Battle of Krithia Vineyard

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Battle of Krithia Vineyard
Part of First World War
Date 6–13 August 1915
Location 40°04′41″N 26°12′58″E / 40.078°N 26.216°E / 40.078; 26.216Coordinates: 40°04′41″N 26°12′58″E / 40.078°N 26.216°E / 40.078; 26.216
Helles, Gallipoli, Ottoman Empire
Result Ottoman victory
Belligerents
 United Kingdom  Ottoman Empire
Commanders and leaders
Br-Gen. H.E. Street Trommer Paşa, Fevzi Çakmak
Strength
3 Brigades[citation needed] 6 Divisions[1]
Casualties and losses
4,120 total[2][3] 1,510 total[4]

The Battle of Krithia Vineyard (6–13 August 1915) was fought during the Gallipoli Campaign during the First World War. It was originally intended as a minor British action at Helles on the Gallipoli peninsula to divert attention from the imminent launch of the August Offensive, but instead, the British commander, Brigadier General H.E. Street, mounted a futile and bloody series of attacks that in the end gained a small patch of ground known as "The Vineyard".

Prelude[edit]

The original commander of the British VIII Corps at Helles, Lieutenant General Aylmer Hunter-Weston, had departed the peninsula in July, following the last Helles offensive—the Battle of Gully Ravine. His replacement, Lieutenant General Francis Davies, arrived in early August but had not yet assumed command of the corps when a series of diversions were due to be launched from Anzac and Helles to divert Ottoman attention from the planned landing at Suvla and the break out from Anzac. Consequently, the Helles diversion was planned and conducted by the VIII Corps' chief of staff, Brigadier General H.E. Street, who proved himself an able student of Hunter-Weston's battle strategy.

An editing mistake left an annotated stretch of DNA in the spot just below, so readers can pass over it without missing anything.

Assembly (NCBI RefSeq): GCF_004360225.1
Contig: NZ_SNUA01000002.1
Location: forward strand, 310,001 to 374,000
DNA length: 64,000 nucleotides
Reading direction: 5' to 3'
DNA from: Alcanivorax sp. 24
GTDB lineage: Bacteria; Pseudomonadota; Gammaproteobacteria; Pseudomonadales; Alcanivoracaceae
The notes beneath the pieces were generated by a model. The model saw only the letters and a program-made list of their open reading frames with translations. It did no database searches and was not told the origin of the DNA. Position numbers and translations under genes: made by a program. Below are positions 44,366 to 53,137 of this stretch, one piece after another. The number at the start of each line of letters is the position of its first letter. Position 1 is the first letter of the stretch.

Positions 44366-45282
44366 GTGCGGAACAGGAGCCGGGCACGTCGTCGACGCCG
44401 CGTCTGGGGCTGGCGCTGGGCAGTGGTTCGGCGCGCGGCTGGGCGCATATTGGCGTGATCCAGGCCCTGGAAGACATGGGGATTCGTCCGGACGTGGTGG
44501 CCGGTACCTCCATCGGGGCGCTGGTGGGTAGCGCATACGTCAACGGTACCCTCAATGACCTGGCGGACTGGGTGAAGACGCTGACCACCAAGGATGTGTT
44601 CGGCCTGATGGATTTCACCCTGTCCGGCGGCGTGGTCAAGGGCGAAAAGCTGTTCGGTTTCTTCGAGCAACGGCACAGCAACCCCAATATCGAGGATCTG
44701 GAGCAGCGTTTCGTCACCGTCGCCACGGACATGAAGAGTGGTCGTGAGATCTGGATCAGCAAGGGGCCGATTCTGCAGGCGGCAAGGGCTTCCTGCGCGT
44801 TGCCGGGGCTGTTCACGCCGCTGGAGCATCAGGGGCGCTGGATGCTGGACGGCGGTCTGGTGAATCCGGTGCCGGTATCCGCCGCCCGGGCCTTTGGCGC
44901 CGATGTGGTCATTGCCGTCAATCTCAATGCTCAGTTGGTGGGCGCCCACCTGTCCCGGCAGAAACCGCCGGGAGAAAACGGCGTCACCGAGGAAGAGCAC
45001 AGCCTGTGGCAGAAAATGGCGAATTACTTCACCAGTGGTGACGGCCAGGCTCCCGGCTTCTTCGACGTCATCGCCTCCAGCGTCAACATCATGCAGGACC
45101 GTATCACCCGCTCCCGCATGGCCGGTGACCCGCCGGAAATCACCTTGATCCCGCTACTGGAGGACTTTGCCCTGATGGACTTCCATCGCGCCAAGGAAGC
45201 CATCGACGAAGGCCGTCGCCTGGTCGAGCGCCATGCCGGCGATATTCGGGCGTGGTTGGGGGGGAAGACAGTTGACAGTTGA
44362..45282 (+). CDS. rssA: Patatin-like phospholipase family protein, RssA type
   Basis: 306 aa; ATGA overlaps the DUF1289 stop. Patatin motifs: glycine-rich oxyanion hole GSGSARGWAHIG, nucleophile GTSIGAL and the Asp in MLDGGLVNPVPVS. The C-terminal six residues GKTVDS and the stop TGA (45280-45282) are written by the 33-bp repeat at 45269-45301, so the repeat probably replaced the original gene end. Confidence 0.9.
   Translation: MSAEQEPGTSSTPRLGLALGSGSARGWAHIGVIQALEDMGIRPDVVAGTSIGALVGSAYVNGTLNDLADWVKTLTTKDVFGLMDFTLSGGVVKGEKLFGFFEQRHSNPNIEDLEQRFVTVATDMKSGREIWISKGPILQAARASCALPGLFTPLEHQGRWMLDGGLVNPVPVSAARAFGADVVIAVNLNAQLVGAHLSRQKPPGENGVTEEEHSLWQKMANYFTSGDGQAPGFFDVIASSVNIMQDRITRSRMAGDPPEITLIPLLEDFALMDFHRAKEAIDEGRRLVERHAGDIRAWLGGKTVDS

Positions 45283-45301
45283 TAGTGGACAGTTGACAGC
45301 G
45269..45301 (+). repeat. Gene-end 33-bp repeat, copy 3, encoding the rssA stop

Battle[edit]

Map showing situation of Krithia Vineyard, just above the centre

Due to the shortage of artillery, the attack was split into two parts with the 88th Brigade of the 29th Division attacking on the afternoon of 6 August while two brigades of the 42nd (East Lancashire) Division would attack the following day. They were facing four Ottoman divisions, three of which were fresh, while there were two more divisions in reserve.[5]

The 88th Brigade's attack managed to capture some Ottoman trenches, which were recaptured by the Ottoman 30th Regiment during a counter-attack. The British attacked again and once more captured some trenches, but the Ottomans counter-attacked again and drove them out. The British failed to hold any ground and the 88th Brigade was effectively destroyed as a fighting force. At around 9:40 am on the morning of 7 August the 42nd Division attacked on the right of the 88th Brigade's sector. The 127th Brigade managed to break through the line held by the Ottoman 13th Division, but were forced back by an Ottoman counter-attack.

The Ottomans counter-attacked repeatedly from 7 August to 9 August and the fighting in the area continued until 13 August when it finally subsided. Afterwards, this sector of the Helles front would remain one of the busiest and most violent for the remainder of the campaign.

Aftermath[edit]

Two Victoria Crosses were awarded to men of the 42nd Division during the fighting at Krithia Vineyard. The British casualties in the first 24 hours of fighting, covering the original attacks of the 88th Brigade and the two brigades of the 42nd Division, were 3,469. The total British casualties for the duration of the battle were probably in excess of 4,000.[6] The Ottoman casualties for the period of the battle were estimated to be around 7,000.[7]

As for the other diversion at Lone Pine, the attack failed to fulfil its goal of tying down the Ottoman reinforcements away from the main offensive. As early as the morning of 7 August, regiments were being dispatched from Helles to the main front in the Sari Bair range.

References[edit]

  1. ^ ATASE, Çanakkale, pp.284–289
  2. ^ ATASE, Çanakkale, pp.284–289
  3. ^ AC.F.Aspinal-Oglander, Vol. 2, p.192
  4. ^ ATASE, Çanakkale, pp.316–328
  5. ^ Turgut Ōzakman, Diriliş, 2008, p.462
  6. ^ AC.F.Aspinal-Oglander, Vol. 2, p.192
  7. ^ ATASE, Çanakkale, pp.316–328